The Next Status Game

Urban North Americans live in what is probably the most status-conscious culture on earth. The reason we don’t recognize it as such is because most of us are stuck in a model derived from the old aristo/bourgeois/prole hierarchy, where status is linear and vertical, a ladder on which one may (or may not) be able to move either up or down.

That model of status is pretty much obsolete. Over the course of the 20th century, the dominant North American leisure class underwent three distinct changes, each marked by shifts in the relevant status symbols, rules for display, and advancement strategies. The first change was from the quasi-aristocratic conspicuous leisure of the late 19th-century time to the bourgeois conspicuous consumption that marked the growing affluence of the first half of the 20th century, a pattern of status competition that is commonly referred to as “keeping up with the Joneses.”

The next change was from bourgeois consumerism to a stance of cultivated non-conformity that is variously known as “cool,” “hip,” or “alternative.” This form of status-seeking emerged out of the critique of mass society as it was picked up by the ’60s counterculture, and as it became the dominant status system of urban life we saw the emergence of what we can call “rebel” or “hip” consumerism. The rebel consumer goes to great lengths to show that he is not a dupe of advertising, that he does not follow the crowd, expressing his politics and his individuality through the consumption of products that have a rebellious or out-of-the-mainstream image—underground bands, hip-hop fashions, skateboarding shoes, and so on.

But by the turn of the millennium cool had ceased to be credible as a political stance, and we have since seen yet another shift, from conspicuous non-conformity to what we can call “conspicuous authenticity.” The trick now is to subtly demonstrate that while you may have a job, a family, and a house full of stuff, you are not spiritually connected to any of it. What matters now is not just buying things, it is taking time for you, to create a life focused on your unique needs and that reflects your particular taste and sensibility. (more)

Let’s see, conspicuous leisure, then conspicuous consumption, then conspicuous non-conformity, then conspicuous authenticity. What’s next?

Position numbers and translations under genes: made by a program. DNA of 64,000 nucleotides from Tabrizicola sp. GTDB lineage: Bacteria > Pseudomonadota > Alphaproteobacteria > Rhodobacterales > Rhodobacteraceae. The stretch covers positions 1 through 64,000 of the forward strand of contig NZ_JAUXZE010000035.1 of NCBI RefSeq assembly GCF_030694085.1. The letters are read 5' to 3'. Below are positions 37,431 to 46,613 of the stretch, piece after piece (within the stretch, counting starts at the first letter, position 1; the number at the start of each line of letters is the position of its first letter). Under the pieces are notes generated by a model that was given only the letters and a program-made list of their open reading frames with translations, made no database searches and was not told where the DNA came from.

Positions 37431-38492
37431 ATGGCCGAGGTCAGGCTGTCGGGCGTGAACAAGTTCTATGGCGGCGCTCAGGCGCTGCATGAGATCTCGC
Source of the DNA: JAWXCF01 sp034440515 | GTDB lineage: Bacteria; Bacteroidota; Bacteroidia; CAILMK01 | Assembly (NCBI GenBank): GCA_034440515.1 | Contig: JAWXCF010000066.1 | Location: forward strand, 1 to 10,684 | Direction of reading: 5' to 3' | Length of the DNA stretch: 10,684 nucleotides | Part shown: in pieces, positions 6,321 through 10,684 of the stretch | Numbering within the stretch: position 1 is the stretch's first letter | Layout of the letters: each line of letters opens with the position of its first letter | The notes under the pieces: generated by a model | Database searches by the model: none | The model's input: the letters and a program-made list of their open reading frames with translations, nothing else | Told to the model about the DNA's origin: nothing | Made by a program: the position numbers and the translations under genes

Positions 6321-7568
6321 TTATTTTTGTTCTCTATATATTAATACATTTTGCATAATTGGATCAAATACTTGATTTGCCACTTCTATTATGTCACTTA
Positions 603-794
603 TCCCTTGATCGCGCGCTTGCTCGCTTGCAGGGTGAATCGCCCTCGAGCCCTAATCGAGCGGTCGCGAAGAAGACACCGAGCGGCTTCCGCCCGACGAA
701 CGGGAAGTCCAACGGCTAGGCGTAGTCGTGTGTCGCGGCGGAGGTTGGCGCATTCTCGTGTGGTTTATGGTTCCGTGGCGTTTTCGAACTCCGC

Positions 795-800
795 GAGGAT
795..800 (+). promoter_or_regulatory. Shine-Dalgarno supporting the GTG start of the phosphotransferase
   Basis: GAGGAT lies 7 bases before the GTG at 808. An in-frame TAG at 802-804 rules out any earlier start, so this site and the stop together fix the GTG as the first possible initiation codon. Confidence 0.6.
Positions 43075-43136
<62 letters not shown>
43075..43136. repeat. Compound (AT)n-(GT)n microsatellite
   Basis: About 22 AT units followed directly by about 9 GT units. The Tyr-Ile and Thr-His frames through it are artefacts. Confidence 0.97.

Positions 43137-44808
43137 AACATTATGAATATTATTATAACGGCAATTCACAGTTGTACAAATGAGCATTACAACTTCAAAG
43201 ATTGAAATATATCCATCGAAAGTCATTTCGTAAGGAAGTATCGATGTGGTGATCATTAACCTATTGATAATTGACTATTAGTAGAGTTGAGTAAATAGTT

Maybe no one you know will read the above, and you can safely ignore it. But if you start to learn that many people you know are starting to see conspicuous authenticity as just another way that posers vie for status, then of course your community will come to not accept that as giving real status. No, you’ll start to see some new kinds of behavior as the sort of thing that people do who don’t care about status, but are just being “real”.

Then you’ll start to become aware that other people that you know agree with this new attitude of yours. You’ll get more comfortable with saying that you approve of these sorts of behavior in others, with hearing others say the same thing, and you’ll notice that you feel good when other people credit you with such behavior. You and your associates will all feel good about themselves, knowing they are all good people who deserve respect because they do these things, things that they all know are not about status seeking.

At which point these new behaviors will have become your new status game. You see, status-seeking behavior must be a respected behavior that isn’t seen as overtly status seeking. Because we all agree that we don’t respect behavior that is done mainly to gain status. Even though we do, we do, we very much do.

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  • stobiepole

    I don’t think you have a very deep understanding of how class works. I think that your experience of class really does depend on where you fit in. If you’re on the right side of things it’s largely invisible, but from the other side it’s an impassable barrier. The way the wall is maintained is by changing to fit the economic circumstances: when clothing becomes cheap status becomes focussed on healthy bodies, when calories become cheap the rich become thin. It’s always a reaction to what the poor can achieve or get access to. Authenticity is just a reaction against the easy availability of mass experiences and good-quality but uniform goods.